The whole way through I wondered if Helena’s mum had made the decision to not tell her about the situation out of fear, or because she wanted her to have some normality in her childhood. I wanted to know if she’d ever tried to escape, and if not, why not, but I think it was a much better story not knowing that as we only see through the eyes of Helena – which I thought was really powerful.

The Marsh King’s Daughter was great from the beginning but the second half of the book was outstanding, I really could not put it down. I needed to know if Helena and her lovely family would be OK; what she would say to her father when she saw him; If she could survive once more? I think she has to be one of my favourite protagonists of recent years, and I know her story will stay with me for a long, long time.

horroctrating-5

Broken Branches ~ M. Jonathan Lee

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‘Family curses don’t exist. Sure, some families seem to suffer more pain than others, but a curse? An actual curse? I don’t think so.’

A family tragedy was the catalyst for Ian Perkins to return to the isolated cottage with his wife and young son. But now they are back, it seems yet more grief might befall the family.

There is still time to act, but that means Ian must face the uncomfortable truth about his past. And in doing so, he must uncover the truth behind the supposed family curse.

Review

The cover of this book is so perfect it’s hard to put into words. It’s dark, beautiful and mysterious, which is exactly how I’d describe the story within.

Broken Branches is about the Perkins family, in particular Ian and his wife Rachel, who move into the cottage where Ian grew up. The cottage with the huge, ominous looking tree outside; the cottage where bad things happen.

I found the book a little slow to start with but before I knew it couldn’t put it down. It’s one of those stories that never quite gives you the answers you want. You know the type; the type of story that drives you mad in the best possible way.

There had been talk of ‘the curse’ since Ian’s childhood when his uncle died, but he never truly believed it until he inherited the cottage himself. This threw up many questions in itself – why would he move into a house with such a bad history? Other curiosities in the story (and believe me when I say it’s full of them), surrounded Rachel who is extremely distant and aloof from the start – was she depressed? Mentally ill? We’re not quite sure.

Ian delves deeper into his family history, and that of the cottage, in order to learn more about the curse, thinking that proving the existence of it will solve everything including whatever it is that’s wrong with Rachel and his marriage. But of course it only drives them further apart as Ian get more and more obsessed. He loses his job and sinks into a frenzied, isolated existence where the tree is always lurking in the background, and someone keeps moving his research around.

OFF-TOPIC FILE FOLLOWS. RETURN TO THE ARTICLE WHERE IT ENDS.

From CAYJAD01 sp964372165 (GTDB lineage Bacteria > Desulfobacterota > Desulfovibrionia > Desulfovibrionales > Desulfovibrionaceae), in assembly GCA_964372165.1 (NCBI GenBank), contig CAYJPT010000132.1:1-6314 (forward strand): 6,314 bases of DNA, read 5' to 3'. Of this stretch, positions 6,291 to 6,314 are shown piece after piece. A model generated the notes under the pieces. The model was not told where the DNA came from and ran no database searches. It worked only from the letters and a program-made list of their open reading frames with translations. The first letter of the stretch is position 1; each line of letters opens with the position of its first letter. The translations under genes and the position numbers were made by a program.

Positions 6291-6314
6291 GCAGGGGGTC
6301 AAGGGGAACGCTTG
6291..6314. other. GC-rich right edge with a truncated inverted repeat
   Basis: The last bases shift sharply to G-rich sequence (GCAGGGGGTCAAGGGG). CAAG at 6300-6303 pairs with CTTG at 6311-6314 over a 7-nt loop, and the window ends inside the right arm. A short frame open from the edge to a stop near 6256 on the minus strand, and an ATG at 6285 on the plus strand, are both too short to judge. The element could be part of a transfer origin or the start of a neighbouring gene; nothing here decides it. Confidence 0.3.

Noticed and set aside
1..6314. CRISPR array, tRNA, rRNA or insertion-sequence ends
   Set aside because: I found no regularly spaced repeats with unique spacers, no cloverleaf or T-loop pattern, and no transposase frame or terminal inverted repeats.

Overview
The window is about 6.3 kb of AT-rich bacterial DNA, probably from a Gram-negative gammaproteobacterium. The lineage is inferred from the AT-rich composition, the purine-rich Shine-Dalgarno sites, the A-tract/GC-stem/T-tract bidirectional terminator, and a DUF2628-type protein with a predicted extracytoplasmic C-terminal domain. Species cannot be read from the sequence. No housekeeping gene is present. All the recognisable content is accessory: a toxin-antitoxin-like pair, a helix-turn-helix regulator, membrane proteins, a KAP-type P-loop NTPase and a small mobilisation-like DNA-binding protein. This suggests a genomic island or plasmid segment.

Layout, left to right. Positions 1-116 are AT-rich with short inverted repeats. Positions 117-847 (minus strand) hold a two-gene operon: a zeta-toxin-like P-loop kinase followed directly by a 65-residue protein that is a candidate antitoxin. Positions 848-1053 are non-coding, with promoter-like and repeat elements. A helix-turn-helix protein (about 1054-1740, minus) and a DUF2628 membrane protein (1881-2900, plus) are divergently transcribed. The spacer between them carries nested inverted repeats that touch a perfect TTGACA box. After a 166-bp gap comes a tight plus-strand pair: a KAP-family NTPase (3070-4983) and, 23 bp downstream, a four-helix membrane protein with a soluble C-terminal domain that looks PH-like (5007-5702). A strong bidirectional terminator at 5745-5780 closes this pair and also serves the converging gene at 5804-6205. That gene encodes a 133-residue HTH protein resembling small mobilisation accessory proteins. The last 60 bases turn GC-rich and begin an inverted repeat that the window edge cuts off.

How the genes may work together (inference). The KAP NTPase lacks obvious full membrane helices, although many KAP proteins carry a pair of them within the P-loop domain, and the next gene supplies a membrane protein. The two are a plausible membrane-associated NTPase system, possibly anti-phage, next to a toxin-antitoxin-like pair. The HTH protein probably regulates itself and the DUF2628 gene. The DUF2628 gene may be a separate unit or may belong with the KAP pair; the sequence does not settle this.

I think Broken Branches’ success comes from the masterfully layered atmosphere that just gets creepier and creepier as the story goes on. M. Jonathan Lee has done a wonderful job in creating suspense and intrigue, and there are some great horror elements in it too. I’m not sure I’d even want to read this on a stormy night…

horroctrating-4

Charlotte Says ~ Alex Bell

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The much-anticipated prequel to the bestselling FROZEN CHARLOTTE, a Zoella Book Club title in Autumn 2016.


Following the death of her mother in a terrible fire, Jemima flees to the remote Isle of Skye, to take up a job at a school for girls. There she finds herself tormented by the mystery of what really happened that night.


Then Jemima receives a box of Frozen Charlotte dolls from a mystery sender and she begins to remember – a séance with the dolls, a violent argument with her step-father and the inferno that destroyed their home. And when it seems that the dolls are triggering a series of accidents at the school, Jemima realizes she must stop the demonic spirits possessing the dolls – whatever it takes.

Review

Charlotte Says was a highly-anticipated read for me because I loved Frozen Charlotte, which was my introduction to the Red Eye series of YA Horror books. This one is a prequel to the first book. It’s basically the origin story for the events that occur in Frozen Charlotte, so you definitely don’t have to have read that one to enjoy this.